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The three men

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Old 12-18-2016, 05:35 AM
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Default The three men


Once there were three men chosen by fate to be at the same unfortunate place at the same forgotten hour. Amsterdam, February 1941, the three men lost their freedom a year ago along with their countrymen. Thrown into a small room, awaiting death or horror, they met each other.*

Aart had a perfect family; two beautiful kids, Angela and Andrianus, and his loving wife, Angelina.
He was a farmer by profession, and the bothers of the world never knocked on their door. Calamities, though, have always had the force to break every intricate bead of peace. First, the news of war. Then, they saw the war and terror. Their farm was ravaged on a regular night; it was not any different that the preceding or following nights. They led funerals of their regular lives, buried them in silence and tears. And when they were finally hollow, having accepted the loss*of all, they were reminded of the unacceptable loss of a loved one. Angela, 5, and Angelina, 37, had left for bread and chocolate, and never returned. Aart could fathom parting with his shadow, but never Adrianus, after all, wouldn't he lose himself if Adrianus was no more? The nature of uncontrollable events is that you realise life is always fleeting and was never yours to control, and everything*good is simply good fortune, and hope everything bad doesn't erase all traces of good. Aart hoped too, but one such night walked away with Adrianus and dragged him to Auschwitz. He was not going to ascend to the stars in silence, but shout and scream so loud that ages of men would hear him.*

Arjan loved the scent of rebellion and the aroma grew more irresistible with time. He was fifteen and ready to walk across the border to a world free of family and culture. Cas was a stern father, a firm believer in lectures and articulated all that he knew to Arjan without respite. Arjan had lived only part of Cas' pages, and Cas remembered only few pages from his early life. Even though Corola agreed with her husband, she couldn't tear away the rough early pages from the diary; she loved Arjan too dearly. Once the war started, Cas became unemployed and Arjan began experiencing asthma. Corola understood the asthma well,*but still got an inhaler, and with it, the entire family came upon a shocking realization that was always there, but now accompanied the quiet dinners. Poor Corola tried, but soon the silence overpowered her will too. War, silence and suffocation prompted Arjan to leave behind everything and run towards a new life, and so he did. It was a few days later, he sat in a typical small cafe enjoying coffee, croissants and fresh air, when the newspaper solemnly informed him that Vondel Street had been annihilated, people, houses and memories all wiped away. As he folded the moist newspaper and moved the plate away, he knew freedom didn't wait for him, it was elsewhere. Rebellion had a different meaning now, it carried not anger or revenge, but to speak in a voice so thunderous that it would carry all the lost voices.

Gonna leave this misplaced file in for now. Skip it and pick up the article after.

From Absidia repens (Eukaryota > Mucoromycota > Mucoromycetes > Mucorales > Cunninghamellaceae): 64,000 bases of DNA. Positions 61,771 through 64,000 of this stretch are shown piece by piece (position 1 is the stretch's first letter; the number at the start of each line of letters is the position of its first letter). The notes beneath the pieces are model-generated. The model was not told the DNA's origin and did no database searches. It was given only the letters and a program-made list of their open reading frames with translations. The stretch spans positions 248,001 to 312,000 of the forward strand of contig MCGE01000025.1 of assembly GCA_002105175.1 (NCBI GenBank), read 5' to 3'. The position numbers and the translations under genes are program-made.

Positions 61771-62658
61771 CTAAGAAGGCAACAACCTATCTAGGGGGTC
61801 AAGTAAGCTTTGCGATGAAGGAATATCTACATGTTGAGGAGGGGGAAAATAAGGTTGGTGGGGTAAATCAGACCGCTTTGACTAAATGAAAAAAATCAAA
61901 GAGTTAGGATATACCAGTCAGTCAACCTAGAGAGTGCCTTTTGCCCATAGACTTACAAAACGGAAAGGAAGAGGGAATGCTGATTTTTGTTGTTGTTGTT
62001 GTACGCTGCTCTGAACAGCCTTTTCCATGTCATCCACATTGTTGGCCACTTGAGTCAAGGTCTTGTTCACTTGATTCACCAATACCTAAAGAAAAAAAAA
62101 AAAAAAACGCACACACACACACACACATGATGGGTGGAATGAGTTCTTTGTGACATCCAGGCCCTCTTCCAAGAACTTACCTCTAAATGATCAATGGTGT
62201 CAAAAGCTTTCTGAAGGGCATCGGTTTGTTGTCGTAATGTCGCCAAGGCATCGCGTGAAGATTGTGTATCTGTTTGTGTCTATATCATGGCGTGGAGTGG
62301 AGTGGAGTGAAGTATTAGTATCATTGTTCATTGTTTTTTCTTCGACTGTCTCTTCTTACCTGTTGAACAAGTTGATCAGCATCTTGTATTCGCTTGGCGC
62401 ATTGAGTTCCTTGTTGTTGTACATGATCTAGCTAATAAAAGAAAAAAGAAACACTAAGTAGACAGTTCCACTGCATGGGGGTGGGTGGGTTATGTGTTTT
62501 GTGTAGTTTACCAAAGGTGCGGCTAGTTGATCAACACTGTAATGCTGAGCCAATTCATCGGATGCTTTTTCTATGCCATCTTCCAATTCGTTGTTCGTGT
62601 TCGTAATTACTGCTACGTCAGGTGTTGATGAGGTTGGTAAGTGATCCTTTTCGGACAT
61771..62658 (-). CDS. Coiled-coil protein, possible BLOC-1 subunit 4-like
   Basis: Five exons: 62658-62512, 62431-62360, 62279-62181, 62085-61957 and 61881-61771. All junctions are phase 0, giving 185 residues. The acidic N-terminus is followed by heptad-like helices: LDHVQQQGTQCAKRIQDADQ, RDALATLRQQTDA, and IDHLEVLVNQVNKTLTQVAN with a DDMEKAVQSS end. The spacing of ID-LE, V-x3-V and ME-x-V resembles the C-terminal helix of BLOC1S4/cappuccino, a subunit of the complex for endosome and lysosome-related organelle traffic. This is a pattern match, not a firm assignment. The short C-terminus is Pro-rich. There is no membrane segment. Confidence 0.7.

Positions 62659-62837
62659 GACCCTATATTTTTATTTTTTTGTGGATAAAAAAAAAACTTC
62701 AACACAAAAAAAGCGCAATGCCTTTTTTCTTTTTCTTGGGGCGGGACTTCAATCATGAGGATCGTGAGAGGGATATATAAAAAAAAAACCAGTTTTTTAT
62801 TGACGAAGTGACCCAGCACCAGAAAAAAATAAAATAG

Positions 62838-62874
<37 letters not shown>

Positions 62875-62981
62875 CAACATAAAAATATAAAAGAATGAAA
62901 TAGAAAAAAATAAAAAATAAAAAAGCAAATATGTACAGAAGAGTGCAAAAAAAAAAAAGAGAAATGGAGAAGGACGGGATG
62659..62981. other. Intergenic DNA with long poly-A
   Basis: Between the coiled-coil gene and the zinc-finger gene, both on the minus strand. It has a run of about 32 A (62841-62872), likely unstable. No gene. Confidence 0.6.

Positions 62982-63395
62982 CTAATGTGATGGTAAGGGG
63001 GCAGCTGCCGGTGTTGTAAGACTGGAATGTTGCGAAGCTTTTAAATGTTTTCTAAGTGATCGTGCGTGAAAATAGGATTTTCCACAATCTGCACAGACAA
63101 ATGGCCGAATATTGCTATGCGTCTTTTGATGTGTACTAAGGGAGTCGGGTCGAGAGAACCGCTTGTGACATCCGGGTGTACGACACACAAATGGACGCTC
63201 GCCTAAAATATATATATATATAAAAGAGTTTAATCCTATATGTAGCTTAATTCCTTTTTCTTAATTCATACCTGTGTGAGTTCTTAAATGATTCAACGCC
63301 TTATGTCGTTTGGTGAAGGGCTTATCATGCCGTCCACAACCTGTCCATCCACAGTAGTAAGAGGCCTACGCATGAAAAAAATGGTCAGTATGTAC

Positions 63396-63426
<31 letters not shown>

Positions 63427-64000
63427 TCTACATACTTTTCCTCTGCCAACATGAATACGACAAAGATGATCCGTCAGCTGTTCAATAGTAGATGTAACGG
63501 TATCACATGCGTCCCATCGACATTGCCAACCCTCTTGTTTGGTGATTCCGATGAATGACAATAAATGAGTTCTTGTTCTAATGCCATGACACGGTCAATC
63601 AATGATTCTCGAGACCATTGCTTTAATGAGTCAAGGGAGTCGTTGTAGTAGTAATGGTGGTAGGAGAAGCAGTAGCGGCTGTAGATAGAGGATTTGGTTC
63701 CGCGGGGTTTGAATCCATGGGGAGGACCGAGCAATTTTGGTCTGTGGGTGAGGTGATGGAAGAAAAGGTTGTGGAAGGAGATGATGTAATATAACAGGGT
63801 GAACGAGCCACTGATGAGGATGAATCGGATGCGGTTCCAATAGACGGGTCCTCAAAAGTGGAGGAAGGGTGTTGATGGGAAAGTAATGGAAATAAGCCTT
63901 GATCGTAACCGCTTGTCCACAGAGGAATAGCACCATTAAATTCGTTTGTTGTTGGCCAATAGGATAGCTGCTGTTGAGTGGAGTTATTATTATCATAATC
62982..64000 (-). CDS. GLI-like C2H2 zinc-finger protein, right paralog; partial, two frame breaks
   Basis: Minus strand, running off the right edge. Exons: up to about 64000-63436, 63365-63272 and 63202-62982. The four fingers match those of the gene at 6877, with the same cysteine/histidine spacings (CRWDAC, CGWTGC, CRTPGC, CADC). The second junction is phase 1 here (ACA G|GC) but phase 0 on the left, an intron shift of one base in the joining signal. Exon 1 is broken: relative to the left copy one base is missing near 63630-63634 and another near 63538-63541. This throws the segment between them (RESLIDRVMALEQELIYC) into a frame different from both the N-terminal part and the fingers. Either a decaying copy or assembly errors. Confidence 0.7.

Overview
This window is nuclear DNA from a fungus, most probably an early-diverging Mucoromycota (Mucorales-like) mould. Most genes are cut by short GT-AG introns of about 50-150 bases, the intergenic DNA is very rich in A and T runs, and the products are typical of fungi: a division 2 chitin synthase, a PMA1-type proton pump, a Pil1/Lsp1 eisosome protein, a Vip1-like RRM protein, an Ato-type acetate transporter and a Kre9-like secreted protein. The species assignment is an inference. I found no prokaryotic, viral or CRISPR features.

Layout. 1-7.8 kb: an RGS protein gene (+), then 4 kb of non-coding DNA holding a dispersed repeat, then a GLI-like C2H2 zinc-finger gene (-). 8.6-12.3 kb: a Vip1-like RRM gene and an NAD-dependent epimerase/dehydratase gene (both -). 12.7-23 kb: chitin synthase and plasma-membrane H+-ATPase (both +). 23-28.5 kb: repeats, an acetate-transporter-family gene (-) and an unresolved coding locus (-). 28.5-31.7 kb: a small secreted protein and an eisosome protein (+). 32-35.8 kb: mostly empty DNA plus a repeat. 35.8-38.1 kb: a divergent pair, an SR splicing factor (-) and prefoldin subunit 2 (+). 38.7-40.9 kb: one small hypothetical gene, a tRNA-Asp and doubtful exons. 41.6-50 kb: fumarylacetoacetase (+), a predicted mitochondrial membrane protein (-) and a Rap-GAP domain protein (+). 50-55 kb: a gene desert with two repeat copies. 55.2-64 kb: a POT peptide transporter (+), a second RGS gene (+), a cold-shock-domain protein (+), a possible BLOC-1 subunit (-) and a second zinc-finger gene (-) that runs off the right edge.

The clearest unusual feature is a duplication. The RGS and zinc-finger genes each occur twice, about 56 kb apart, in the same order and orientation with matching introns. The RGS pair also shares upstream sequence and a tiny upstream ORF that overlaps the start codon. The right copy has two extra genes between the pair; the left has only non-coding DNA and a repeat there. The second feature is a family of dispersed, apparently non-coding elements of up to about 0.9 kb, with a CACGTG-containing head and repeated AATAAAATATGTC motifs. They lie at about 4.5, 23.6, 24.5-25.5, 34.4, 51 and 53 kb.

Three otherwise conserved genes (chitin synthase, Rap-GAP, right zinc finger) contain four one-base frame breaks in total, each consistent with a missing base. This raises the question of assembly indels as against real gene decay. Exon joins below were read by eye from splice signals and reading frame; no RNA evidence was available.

Hagan had a huge family, as he had always wanted, two sons and a daughter, two daughter in-laws and a son-in-law, four grandkids, and of course, his lovely wife, Haley. He was born poor and with only sufficient money for two meals, education was a luxury his parents couldn't afford. With no education, but a burning desire to craft his own fortune, he began working from the tender age of seven. Tender, soft hands slowly became rough, and the pink hue departed from his face, left only with the reside*of sweat. He was an exceptional carpenter and soon surpassed the necessity of meals to other luxuries of life, and on such a simple day he met Haley. She was rich, but also possessed a heart of gold. Hagan had seen heaven, and could not walk away from it, and so they got married. And soon, they had a daughter, the day she graduated remained the most precious moment of his life. In that moment, he realised life was fair and it would always do good to those who remained true. Only more happiness came through the door and finally retired, he was content. He had lived and tasted the sweet nectar of life, and he was ready to go. But then, news of the war broke. A life crafted for more than sixty years would take an eternity to be wiped away, but it took only one airstrike, and only Haley survived with him. He held her hand, looked at the ruins and cried. They spoke no words, simply cried. They also knew that the captors were nearby, but they held hands and cried. They knew it would be the last time. Soon they arrived and three men bashed their hands, and as they were pulled away with bloodied, broken hands, he knew in that moment life was not simply fair because you were true. He was not ready to leave the world anymore, because he carried only discontentment and even though, the world was blurry and gray, he would walk away only when he could carry the contentment of all he loved.*

And so, Aart, Arjan and Hagan found themselves in a small room. Heads dropped in sorrow, the three broken men sat. But in their sorrow*they sought to stand one last time, with their heads high.

Aart broke the silence first, and narrated a particularly heartwarming tale. Everyday as he would walk his children to school, he found a man ratting an empty mug begging for a few coins. They walked by day after day, and he would still be there, and the mug was always empty. However, after a while he began noticing a change not in the man's empty mug, but the man's face. He seemed happier as each day went by, and Aart couldn't understand. He couldn't let it go, even his children had noticed and asked, and what was he supposed to tell them? He argued that the man was insane, the smile was a trap for coins or he found something amusing about Aart. Troubled by it and with no answers, Aart confronted him. He asked the man, why was he happier than the day gone? He was always alone, he had no coins and the impending worsening cold would most likely consume him, how could he be happier? He smiled and replied, "I have been here for too long, without knowing my fate. I know now. I won't survive this, but ask a soldier who fights in a lost war how he feels. Ask him what awakens in him to fight in the lost cause. It is the vision of your life's finest moment, and you walk towards it, limping, on all fours, crawling, but however you do it, try not smiling - it will be the hardest thing you will do."